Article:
There’s no denying that new BlackBerry Ltd. (TSX:BB)(NASDAQ:BBRY) CEO John Chen has done a fantastic job so far. When he took over in late 2013, the company’s survival was in question. Since then, he has cut costs, repaired the balance sheet, and refocused the business. As a result, the company is on solid footing now, and its stock price has responded in kind.
That said, is now a good time to buy the stock? I don’t think so, and I explain why below.
Why now is a bad time
Mr. Chen has made it very clear what BlackBerry’s next step is: growing software revenue. His goal is for BlackBerry is to reach US$500 million in software revenue this fiscal year, representing more than 100% year-over-year growth.
In my opinion, there’s no way this goal can be met. Software revenue totaled only US$67 million last quarter, which was below expectations. Going forward, the division will have to grow 27% each quarter to meet Mr. Chen’s goal.
Meanwhile, there are concerns that BlackBerry’s software isn’t catching on. Citigroup estimates that only about a third of EZ Pass subscribers have been converted into paying customers. Worryingly, Mr. Chen claimed he didn’t have that number handy during BlackBerry’s last conference call. Morgan Stanley and Goldman Sachs analysts have also reported that BlackBerry’s software is gaining little traction.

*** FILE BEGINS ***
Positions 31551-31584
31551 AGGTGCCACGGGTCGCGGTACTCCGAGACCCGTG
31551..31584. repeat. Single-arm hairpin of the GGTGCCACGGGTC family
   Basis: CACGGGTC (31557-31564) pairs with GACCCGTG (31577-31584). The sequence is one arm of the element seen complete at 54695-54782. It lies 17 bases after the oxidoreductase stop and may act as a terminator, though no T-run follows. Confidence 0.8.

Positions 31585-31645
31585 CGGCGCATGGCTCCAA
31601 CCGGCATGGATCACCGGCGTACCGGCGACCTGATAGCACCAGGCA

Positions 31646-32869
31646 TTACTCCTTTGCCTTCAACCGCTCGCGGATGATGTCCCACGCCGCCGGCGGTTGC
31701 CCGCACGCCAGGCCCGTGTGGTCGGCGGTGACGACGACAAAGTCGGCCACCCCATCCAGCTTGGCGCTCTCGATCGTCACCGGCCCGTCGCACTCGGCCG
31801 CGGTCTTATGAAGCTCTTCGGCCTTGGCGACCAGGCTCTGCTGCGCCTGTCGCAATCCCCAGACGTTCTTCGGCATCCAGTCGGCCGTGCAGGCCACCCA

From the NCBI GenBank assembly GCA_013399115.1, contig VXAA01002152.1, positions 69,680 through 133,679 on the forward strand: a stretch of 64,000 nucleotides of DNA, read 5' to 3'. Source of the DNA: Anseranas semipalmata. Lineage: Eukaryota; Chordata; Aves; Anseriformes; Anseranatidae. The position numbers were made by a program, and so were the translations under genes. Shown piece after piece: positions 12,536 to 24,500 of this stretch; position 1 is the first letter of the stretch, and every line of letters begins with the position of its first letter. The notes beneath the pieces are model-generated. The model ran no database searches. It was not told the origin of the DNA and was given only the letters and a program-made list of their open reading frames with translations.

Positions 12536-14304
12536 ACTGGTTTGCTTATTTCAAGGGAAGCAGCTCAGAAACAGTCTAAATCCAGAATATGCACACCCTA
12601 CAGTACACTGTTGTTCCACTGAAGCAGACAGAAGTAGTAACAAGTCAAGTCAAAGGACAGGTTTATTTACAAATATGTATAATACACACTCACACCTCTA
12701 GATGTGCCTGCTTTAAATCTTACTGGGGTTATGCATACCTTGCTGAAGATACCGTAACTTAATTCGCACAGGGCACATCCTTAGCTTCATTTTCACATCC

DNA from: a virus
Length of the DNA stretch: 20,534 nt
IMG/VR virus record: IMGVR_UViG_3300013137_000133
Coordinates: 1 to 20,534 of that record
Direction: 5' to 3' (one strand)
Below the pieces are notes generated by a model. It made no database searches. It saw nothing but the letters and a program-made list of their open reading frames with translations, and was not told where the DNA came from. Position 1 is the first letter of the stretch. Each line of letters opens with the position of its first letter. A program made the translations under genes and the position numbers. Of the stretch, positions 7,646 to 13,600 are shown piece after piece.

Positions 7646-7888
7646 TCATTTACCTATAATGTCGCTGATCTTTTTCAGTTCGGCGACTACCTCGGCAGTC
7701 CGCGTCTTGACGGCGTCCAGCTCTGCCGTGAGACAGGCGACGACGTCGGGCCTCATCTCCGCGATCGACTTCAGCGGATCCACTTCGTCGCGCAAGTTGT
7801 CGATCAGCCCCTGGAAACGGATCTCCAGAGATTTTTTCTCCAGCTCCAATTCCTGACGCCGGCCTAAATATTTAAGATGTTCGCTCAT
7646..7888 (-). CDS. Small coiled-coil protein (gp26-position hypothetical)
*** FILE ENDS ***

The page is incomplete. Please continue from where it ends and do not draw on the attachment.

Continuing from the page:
Keep in mind that BlackBerry trades at about 1.5 times revenue, even though the company is shrinking and profitability is weak. There’s clearly some optimism built into the stock. So, any disappointing numbers this year could wreak havoc on the share price.
Why there may be a better opportunity
On the surface, BlackBerry looks like an expensive stock. But when taking a closer look, the company has a lot of hidden value.
Let’s start with its portfolio of 44,000 wireless patents, which have a book value of about US$1.4 billion. Most analysts believe these patents are worth far more than this, and I agree. These patents could be a great defence (or weapon) in lawsuits, which are not uncommon in the mobile industry.
Second, BlackBerry is unquestionably a leader in security, which is top-of-mind for large enterprises today. It’s why companies such as Samsung have had a hard time appealing to these potential customers.
Finally, BlackBerry’s QNX division could become a leader in the Internet of Things (IoT) industry. It has already done very well in the auto infotainment space, and could easily transition to other markets.
Do you see where I’m going here? BlackBerry could be extremely valuable to a potential acquirer. At the top of my mind is Samsung, which has already approached BlackBerry, only to get rejected. But if BlackBerry continues to disappoint investors, it may face increasing pressure to sell itself, especially if its stock price is depressed too. In this scenario, I might just load up on BlackBerry shares. Until then, it’s important to just be patient.
Fool contributor Benjamin Sinclair has no position in any stocks mentioned. The Motley Fool owns shares of Citigroup Inc.